Discover the historic cafés of Bordeaux
There’s an art to drinking a cup of coffee in Bordeaux! From historic monuments to Art Nouveau masterpieces, the city is packed with iconic cafés, often full of history and anecdotes from a bygone era. To enjoy your next coffee break with a view, discover our selection of Bordeaux’s historic cafés.
THE MYTH OF THE CAVE
Bar Castan was founded in 1890 by Jean-René Castan, a former Lieutenant Commander and spice merchant. A skilful publicist, he modelled the interiors of his bar in a way that invited his customers to dream of faraway places. In 1900, he entrusted André Tournier with the task of decorating the bar. The resulting bold rocky decor was nothing but spectacular.
Entering this place feels like penetrating a cave. Originally, there were even fountains coming out of the walls to enhance the effect. You can admire the bar’s palm-shaped central pillar, as well as its frescoes, mosaics, seashell friezes... And to top it all off, a polychrome glass canopy that floods the place with sparkling light.
- 2 Quai de la Douane, Bordeaux
- +33 (0)5 56 44 51 97
Before it was redesigned, the place greeted you with its magnificent crystal chandelier shining a thousand lights on the ceiling. It was like a lighthouse that illuminated this shady part of the Place des Quinconces. The Bistrot des Quinconces, as it was called, had a beautifully outdated decoration film set.
Bevelled glasses at the doors (still there), chrome-plated and gilded decorations, uncomfortable chairs, the place exuded something reassuring and intangible, something authentically “bistro.” Completely revamped in 2018, it became the “1925”. The crystal has disappeared, the chairs have become comfortable, the gilding is more discreet. Though the place now embraces the modern “brasserie chic” style, the mouldings on the ceiling lend the place a slight quaint Art Deco feel.
- 4 Place des Quinconces, Bordeaux
- +33 (0)5 56 52 84 56
LA BELLE ÉPOQUE
A REFRESHING TASTE OF 1870
Why the Belle-Époque? Because the place was born during the Belle-Époque! Dating back to the middle of the 19th century, the Hôtel de Nantes the place exudes the sheer refinement of this era. It was actually one of the first hotels to welcome electric lighting and a lift.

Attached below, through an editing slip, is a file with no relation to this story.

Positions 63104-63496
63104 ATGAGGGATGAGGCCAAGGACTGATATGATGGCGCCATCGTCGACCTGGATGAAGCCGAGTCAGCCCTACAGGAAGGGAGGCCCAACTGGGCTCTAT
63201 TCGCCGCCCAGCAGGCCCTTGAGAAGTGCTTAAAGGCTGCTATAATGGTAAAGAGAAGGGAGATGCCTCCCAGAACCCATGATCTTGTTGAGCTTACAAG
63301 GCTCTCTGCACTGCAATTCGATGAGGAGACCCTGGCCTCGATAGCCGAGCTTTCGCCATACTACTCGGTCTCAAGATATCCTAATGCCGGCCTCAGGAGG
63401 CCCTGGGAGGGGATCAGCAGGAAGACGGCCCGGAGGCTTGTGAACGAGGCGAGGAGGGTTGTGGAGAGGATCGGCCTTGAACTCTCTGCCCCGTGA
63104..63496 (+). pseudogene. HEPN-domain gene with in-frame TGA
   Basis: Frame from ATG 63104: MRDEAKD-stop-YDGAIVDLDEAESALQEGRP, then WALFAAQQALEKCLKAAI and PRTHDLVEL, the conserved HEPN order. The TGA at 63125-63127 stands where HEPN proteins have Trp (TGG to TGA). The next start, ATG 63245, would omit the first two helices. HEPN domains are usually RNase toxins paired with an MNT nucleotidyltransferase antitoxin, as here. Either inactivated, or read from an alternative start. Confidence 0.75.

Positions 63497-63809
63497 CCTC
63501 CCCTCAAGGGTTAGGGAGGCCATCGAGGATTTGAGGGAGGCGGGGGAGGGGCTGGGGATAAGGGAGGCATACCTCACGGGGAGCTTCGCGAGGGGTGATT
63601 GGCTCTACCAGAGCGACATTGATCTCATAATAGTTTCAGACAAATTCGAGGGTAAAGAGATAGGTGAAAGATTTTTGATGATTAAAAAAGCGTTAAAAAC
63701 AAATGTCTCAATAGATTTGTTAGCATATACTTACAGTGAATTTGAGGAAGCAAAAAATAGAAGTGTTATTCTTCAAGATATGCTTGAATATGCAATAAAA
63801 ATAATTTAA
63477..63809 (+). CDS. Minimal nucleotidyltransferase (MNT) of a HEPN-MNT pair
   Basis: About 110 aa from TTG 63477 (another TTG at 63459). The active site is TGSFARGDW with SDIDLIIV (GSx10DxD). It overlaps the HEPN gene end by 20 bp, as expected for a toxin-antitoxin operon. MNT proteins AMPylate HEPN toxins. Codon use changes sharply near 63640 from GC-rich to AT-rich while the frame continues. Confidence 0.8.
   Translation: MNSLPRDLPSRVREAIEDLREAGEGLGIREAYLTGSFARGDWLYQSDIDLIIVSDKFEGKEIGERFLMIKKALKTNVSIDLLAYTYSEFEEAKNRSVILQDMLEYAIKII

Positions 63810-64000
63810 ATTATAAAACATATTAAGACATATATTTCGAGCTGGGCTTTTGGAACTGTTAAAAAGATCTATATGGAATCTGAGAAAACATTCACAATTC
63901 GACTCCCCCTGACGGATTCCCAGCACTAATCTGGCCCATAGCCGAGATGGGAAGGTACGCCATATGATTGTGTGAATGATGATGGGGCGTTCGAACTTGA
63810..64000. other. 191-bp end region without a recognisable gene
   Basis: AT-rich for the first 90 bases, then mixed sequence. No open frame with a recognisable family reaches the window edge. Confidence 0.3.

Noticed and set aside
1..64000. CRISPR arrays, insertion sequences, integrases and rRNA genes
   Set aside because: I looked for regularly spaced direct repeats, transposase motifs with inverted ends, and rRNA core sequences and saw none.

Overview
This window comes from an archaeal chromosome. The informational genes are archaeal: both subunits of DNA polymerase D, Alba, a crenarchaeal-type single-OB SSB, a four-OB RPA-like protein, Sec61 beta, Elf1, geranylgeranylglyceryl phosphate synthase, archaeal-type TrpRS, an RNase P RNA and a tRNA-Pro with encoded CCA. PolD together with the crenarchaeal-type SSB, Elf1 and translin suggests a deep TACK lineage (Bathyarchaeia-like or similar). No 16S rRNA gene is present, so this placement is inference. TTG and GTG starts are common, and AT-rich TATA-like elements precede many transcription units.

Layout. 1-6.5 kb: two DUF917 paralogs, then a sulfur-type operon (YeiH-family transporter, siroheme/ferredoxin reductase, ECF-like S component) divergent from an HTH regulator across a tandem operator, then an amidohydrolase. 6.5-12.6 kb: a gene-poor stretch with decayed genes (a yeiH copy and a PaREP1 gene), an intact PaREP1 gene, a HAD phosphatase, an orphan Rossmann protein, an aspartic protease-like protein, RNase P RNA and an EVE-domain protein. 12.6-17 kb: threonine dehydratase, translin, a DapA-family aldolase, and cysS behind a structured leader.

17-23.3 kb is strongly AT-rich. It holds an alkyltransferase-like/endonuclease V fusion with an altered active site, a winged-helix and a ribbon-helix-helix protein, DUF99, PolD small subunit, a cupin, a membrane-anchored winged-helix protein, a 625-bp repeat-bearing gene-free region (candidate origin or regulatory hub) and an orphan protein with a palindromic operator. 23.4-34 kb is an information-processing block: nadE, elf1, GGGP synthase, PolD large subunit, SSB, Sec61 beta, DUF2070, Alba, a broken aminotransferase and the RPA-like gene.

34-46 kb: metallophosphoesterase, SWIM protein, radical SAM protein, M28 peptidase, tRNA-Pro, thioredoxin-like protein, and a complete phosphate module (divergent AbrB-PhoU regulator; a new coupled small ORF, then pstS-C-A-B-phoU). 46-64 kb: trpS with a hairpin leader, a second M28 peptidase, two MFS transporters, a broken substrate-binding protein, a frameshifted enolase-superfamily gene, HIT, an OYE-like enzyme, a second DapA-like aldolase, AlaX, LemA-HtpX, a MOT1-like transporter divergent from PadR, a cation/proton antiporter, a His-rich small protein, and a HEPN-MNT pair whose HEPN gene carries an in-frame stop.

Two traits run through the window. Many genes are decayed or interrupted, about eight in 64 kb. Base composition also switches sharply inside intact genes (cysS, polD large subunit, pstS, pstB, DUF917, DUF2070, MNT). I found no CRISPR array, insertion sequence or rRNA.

Though the hotel is no longer in use, the restaurant has retained its magnificent original decorations dating back to 1870. Customers can admire one of the most beautiful Veillard & Co earthenware decorations there is. The restaurant’s elegant, flowery decor, vaguely reminiscent of Persian influences, easily makes you forget that you actually came here to eat.
- 2 allées Orléans, Bordeaux
- +33 (0)5 56 79 14 58
LE CAFÉ DU LEVANT
THE RAILWAY STATION’S HIGHLIGHT
With its splendid façade, the Café du Levant stands out from the rest the neighbourhood’s anonymous cafés; you can’t miss it. The façade’s oriental-inspired mosaic subtly introduces the interior’s decor, blending Art Deco and Art Nouveau influences, which were quite successful in Bordeaux in the 19th century.
While the railway station dates from 1923, La Café du Levant goes back even further: it opened in 1897. Though it had gradually suffered the prejudice of being regarded as just another “station bar” since the ‘80s, Le Levant has regained its prestige in recent years.
- 25 Rue Charles Domercq,
- +33 (0)5 57 80 26 22
LE CAFÉ DES ARTS
ONE LAST CUP OF COFFEE BEFORE THE REVOLUTION
Michèle Lacay was a maths teacher at the nearby Mirail high school when she took over the bar, a little forced by family events. The place was ideally located, halfway between the former faculty of arts and the Montaigne high school. It quickly became a haunt for students from the 60s and 70s and served as a first-aid infirmary during the May 68 uprisings in France.
Situated on the ground floor of a 1750 mansion listed as a Historic Monument, the Café des Arts still exudes a slight scent of rebellion for those who take the time to linger there.
- 138 Cours Victor Hugo, Bordeaux
- +33 (0)5 56 91 78 46